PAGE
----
Adder's-tongue fern

Adder's-tongue Fern

©Bruce Shortland

Adder's-tongue fern

Scientific name: Ophioglossum vulgatum
The adder's-tongue fern is so-named because the tall stalk that bears its spores is thought to resemble a snake's tongue. An indicator of ancient meadows, it can be found mainly in southern England.

Species information


Height: 10-20cm

Conservation status


When to see

June to August


Adder's-tongue fern is an unusual fern that grows in grasslands and meadows, on hillsides, along woodland rides and on sand dunes. It usually appears between June and August, spending the rest of the year underground as a rhizome. It is considered a good indicator species of ancient meadows and can be found alongside common spotted-orchids, quaking Grass and devil's-bit scabious.

How to identify

The adder's-tongue fern has a bright green, oval and upright frond, with a single, tall spike that bears the spores protruding from it. Mostly, it only has one frond, but sometimes has a pair.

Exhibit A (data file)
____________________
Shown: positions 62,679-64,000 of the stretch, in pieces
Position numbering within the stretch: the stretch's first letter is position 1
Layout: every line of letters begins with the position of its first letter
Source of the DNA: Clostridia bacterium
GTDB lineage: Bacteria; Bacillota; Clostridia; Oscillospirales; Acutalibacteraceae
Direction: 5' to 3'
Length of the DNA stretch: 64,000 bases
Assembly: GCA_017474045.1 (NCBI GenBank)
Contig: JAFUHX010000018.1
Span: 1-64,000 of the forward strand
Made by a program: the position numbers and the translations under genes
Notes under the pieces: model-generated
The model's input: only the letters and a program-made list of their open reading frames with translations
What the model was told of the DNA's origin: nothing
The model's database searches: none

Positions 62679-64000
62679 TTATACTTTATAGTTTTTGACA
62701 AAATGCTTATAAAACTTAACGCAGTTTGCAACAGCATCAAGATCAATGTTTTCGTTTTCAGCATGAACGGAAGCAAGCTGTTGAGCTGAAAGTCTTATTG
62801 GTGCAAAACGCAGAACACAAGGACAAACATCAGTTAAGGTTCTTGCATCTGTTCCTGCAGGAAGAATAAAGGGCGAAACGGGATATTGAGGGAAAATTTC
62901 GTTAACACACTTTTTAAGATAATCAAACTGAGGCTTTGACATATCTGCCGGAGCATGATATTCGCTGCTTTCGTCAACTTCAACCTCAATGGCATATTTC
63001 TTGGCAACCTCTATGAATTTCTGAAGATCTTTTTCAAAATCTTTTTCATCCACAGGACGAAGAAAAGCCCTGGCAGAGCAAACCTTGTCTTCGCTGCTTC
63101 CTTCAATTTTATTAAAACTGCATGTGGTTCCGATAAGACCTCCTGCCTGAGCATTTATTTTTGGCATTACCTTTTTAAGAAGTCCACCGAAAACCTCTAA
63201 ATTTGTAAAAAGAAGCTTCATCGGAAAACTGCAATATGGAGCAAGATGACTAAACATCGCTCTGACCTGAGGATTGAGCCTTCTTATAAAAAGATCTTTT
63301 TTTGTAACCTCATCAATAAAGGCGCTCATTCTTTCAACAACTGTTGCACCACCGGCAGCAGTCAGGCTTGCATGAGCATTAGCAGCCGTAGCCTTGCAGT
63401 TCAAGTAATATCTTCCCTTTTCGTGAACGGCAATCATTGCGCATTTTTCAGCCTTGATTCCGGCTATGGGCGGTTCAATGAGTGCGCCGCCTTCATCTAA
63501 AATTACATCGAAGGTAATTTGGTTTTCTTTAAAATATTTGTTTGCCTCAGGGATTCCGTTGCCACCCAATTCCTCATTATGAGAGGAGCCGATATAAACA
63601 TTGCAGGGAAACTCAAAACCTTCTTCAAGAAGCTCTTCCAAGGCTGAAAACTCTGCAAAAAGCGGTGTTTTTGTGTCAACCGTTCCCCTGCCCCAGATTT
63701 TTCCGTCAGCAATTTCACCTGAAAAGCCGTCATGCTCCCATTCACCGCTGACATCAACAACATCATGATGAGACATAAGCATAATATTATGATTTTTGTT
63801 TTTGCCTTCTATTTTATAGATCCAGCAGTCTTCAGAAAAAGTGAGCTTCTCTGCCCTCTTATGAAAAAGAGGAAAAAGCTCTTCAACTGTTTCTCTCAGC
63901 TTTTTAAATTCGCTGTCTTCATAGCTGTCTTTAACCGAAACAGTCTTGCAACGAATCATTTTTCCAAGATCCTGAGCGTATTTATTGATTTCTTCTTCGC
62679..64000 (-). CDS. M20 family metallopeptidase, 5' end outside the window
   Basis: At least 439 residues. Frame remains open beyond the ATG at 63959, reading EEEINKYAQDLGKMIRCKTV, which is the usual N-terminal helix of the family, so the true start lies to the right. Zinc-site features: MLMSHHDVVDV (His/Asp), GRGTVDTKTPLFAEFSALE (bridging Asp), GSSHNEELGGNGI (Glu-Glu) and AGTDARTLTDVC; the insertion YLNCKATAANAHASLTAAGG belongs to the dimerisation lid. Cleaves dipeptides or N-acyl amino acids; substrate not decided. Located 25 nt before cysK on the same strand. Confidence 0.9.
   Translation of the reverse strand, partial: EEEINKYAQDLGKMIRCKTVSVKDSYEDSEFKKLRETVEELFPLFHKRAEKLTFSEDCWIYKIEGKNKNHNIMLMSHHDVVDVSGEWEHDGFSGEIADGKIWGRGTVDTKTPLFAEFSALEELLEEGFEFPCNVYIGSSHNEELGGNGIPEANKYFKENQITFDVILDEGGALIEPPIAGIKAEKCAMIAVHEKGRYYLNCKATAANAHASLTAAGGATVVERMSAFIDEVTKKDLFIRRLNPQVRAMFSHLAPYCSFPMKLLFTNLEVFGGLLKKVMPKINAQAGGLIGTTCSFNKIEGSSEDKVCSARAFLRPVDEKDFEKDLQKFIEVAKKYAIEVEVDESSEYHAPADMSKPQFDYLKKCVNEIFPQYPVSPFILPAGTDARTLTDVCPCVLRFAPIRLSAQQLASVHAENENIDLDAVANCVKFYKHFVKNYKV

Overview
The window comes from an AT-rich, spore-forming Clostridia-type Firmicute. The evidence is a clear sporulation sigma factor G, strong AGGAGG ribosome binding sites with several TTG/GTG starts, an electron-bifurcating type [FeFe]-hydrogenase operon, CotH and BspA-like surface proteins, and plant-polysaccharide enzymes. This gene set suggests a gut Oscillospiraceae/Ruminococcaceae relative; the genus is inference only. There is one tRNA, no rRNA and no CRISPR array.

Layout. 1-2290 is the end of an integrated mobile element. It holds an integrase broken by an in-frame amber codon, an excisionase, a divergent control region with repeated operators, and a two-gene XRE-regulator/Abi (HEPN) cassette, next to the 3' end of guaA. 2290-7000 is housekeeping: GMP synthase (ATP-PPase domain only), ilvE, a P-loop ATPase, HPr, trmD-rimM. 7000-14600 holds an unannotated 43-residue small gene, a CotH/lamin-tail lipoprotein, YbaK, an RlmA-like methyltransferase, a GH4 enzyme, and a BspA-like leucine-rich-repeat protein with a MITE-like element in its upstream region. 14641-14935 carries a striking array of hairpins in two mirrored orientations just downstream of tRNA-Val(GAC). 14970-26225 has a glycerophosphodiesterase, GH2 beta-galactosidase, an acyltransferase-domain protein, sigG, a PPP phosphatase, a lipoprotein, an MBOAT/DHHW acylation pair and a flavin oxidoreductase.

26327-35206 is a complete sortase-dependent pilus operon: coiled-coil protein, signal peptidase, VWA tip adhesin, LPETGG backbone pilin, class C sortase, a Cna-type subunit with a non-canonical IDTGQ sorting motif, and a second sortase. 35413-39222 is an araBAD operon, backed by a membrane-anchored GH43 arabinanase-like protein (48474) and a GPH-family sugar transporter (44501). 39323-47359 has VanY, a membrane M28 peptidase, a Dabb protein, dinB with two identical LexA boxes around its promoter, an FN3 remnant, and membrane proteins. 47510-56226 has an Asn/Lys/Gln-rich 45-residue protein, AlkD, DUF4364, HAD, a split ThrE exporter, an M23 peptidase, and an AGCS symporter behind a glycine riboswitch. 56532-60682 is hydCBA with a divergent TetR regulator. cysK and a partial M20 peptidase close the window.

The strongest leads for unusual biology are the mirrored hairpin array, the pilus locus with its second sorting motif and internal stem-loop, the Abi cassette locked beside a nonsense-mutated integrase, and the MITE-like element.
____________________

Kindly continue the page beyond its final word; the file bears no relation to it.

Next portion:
Localised distribution, mainly in southern England and not very common.

Did you know?

There are two other closely related plants, the small adder's-tongue fern and the least adder's-tongue fern, both of which are much smaller and rarer, and are only found at a few sites around the south-west of England.

How people can help

The Wildlife Trusts manage many grassland and woodland habitats sympathetically for the benefit of all kinds of wildlife. Careful grazing with traditional breeds, hay-cutting at the right time, scrub clearance and coppicing are just some of the ways grasslands and woodlands are kept in good condition. By volunteering for your local Trust you can help too, and you'll make new friends and learn new skills along the way.